Although you can’t change your genes, sex, or age, which are common risk factors for back pain, you can change your lifestyle in ways that may lessen back pain or help you to cope with it better.
Work and play
Certain jobs and activities put a greater strain on your back. Work that involves long-term travel in motor vehicles is notoriously hard on the back, for instance, because it involves prolonged periods of sitting and exposure to vibration. The sitting positions necessary for office work—from typing to computer programming—can also eventually take a toll on your back regardless of your age. Several other job-related activities increase the likelihood of future back problems, such as lifting, pulling, pushing, bending, repetitive motion patters and heavy physical exertion.
Smokers are at greater risk for back pain, possibly because smoking damages blood vessels that bring nutrients to the spine. Smokers are also much more likely than nonsmokers to develop chronic, disabling back pain. One nationwide study in the United States found that 36.9% of current smokers reported back pain, compared with 23.5% of never-smokers—a striking and important difference.
Body weight alone (along with your height and general build) appears to have little to do with your likelihood of developing back pain in the first place. However, being overweight puts you at increased risk of flare-ups if you already have a back condition. The reasons aren’t clear. It may be because excess body weight places greater stress on the spine or because it often goes hand in hand with reduced physical activity.
Despite your parents’ admonition to "sit up straight," experts now agree that, in most cases, posture alone, whether bad or good, will neither predispose you to back pain nor shield you from it. Slouching doesn’t seem to have much effect on the basic health of your spine. But before you slump down in your chair, note that poor posture can worsen existing pain. Improving your body mechanics can help relieve your symptoms and prevent flare-ups Being physically out of condition is an important reason people have recurring bouts of the "sprain and strain" type of back pain.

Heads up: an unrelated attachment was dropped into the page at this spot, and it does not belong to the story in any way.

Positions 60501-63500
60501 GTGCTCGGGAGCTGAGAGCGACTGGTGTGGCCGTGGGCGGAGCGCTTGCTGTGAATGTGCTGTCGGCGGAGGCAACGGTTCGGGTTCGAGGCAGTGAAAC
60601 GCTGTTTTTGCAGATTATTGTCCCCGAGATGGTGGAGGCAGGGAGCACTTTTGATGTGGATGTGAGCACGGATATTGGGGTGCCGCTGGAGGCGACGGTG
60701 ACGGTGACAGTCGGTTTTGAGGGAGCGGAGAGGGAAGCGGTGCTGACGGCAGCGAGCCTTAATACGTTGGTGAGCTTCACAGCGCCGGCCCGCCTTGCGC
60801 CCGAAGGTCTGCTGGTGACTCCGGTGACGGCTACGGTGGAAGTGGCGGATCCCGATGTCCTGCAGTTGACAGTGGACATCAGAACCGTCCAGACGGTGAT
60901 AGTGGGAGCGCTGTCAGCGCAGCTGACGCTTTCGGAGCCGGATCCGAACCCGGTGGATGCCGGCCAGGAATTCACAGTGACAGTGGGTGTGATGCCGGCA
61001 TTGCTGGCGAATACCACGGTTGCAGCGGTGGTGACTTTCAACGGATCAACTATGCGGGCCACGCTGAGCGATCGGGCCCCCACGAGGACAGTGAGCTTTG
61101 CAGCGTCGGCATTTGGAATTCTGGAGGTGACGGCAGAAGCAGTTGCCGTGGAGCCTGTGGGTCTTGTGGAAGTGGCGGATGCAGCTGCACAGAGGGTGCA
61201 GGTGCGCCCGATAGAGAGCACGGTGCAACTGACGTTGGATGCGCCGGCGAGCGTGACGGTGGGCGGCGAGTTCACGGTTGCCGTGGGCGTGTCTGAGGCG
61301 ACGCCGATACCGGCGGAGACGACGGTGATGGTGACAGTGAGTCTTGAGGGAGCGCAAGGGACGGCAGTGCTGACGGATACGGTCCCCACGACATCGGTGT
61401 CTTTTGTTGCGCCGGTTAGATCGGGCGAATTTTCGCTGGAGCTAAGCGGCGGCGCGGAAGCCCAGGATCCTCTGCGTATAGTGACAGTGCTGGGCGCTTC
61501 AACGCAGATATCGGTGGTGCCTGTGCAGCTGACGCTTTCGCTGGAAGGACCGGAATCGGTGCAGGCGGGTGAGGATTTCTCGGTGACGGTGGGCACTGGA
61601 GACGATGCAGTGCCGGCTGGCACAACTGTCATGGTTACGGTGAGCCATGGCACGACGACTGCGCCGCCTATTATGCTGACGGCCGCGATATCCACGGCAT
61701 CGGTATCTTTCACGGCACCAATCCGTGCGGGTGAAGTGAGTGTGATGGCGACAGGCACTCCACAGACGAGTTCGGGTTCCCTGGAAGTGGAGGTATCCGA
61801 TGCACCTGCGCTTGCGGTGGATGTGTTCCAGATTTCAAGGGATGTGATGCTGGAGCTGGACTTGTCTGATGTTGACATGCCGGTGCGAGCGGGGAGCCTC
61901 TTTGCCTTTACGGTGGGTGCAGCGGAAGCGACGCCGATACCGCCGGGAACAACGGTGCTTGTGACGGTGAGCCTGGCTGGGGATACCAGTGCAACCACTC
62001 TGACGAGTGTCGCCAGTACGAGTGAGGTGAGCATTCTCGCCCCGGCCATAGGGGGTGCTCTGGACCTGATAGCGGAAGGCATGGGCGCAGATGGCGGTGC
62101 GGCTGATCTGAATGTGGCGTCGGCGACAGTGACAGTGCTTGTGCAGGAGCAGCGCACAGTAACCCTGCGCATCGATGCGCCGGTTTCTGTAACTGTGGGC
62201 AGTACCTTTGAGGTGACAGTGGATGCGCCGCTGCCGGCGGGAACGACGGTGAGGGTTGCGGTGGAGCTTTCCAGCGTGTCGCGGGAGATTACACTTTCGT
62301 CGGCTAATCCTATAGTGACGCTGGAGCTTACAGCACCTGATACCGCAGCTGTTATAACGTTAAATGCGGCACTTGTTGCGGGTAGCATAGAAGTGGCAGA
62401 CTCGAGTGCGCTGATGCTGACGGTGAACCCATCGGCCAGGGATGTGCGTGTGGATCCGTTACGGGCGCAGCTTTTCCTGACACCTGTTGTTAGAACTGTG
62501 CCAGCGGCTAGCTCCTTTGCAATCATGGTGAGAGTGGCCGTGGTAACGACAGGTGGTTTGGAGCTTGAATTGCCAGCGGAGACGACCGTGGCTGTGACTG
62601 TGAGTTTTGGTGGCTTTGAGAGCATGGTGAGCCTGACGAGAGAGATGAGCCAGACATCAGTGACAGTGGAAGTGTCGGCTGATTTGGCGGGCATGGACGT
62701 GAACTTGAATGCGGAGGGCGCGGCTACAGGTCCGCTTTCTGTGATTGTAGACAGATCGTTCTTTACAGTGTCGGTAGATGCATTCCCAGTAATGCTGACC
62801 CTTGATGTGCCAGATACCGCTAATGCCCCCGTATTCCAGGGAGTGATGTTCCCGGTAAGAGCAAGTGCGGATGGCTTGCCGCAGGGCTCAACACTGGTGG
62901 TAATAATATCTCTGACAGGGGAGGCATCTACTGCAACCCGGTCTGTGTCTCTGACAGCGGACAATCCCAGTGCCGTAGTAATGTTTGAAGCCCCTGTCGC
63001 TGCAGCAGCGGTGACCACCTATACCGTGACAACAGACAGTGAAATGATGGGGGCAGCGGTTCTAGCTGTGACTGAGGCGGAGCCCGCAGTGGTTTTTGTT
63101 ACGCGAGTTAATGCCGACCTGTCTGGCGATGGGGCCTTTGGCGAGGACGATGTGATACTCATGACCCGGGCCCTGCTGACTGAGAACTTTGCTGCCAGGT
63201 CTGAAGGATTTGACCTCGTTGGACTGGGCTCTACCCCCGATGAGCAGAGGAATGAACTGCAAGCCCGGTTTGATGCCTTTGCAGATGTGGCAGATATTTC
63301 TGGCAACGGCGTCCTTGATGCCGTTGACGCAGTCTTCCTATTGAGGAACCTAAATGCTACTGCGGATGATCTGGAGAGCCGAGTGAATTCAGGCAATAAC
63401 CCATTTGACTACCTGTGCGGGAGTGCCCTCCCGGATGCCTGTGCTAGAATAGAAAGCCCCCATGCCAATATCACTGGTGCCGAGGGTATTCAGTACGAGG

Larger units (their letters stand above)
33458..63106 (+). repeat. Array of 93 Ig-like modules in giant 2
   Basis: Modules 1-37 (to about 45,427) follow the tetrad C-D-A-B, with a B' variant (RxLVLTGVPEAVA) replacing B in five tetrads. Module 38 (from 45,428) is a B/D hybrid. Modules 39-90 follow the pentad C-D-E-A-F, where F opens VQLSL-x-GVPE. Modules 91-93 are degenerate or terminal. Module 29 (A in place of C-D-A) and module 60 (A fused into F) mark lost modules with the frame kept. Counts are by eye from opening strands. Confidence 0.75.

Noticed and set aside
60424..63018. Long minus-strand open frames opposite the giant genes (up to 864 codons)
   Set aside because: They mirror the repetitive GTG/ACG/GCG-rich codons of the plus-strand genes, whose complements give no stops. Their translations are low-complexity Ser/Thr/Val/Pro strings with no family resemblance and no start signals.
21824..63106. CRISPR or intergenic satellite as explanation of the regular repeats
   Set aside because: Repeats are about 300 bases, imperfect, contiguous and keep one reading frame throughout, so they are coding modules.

Stress, anxiety, and negative emotions have all been linked to a higher likelihood of developing back pain. The reasons for this are not completely understood.
Part of the answer may lie in the fact that chronic pain and depression share some of the same biochemical features. Imbalances in the neurotransmitters serotonin and norepinephrine, for example, play a role in mood disorders such as depression and also are involved in producing the sensation of pain. This could explain why people suffering from depression tend to experience more severe and long-lasting pain than other people.
Anxiety and depression can also sensitize you to pain, making you feel worse. So can the disturbed sleep that often accompanies depression and anxiety. Fortunately, you can often address psychological influences on back pain with cognitive behavioral therapy, where a counselor helps you recognize negative thoughts, behaviors, and feelings and respond in a more positive way.
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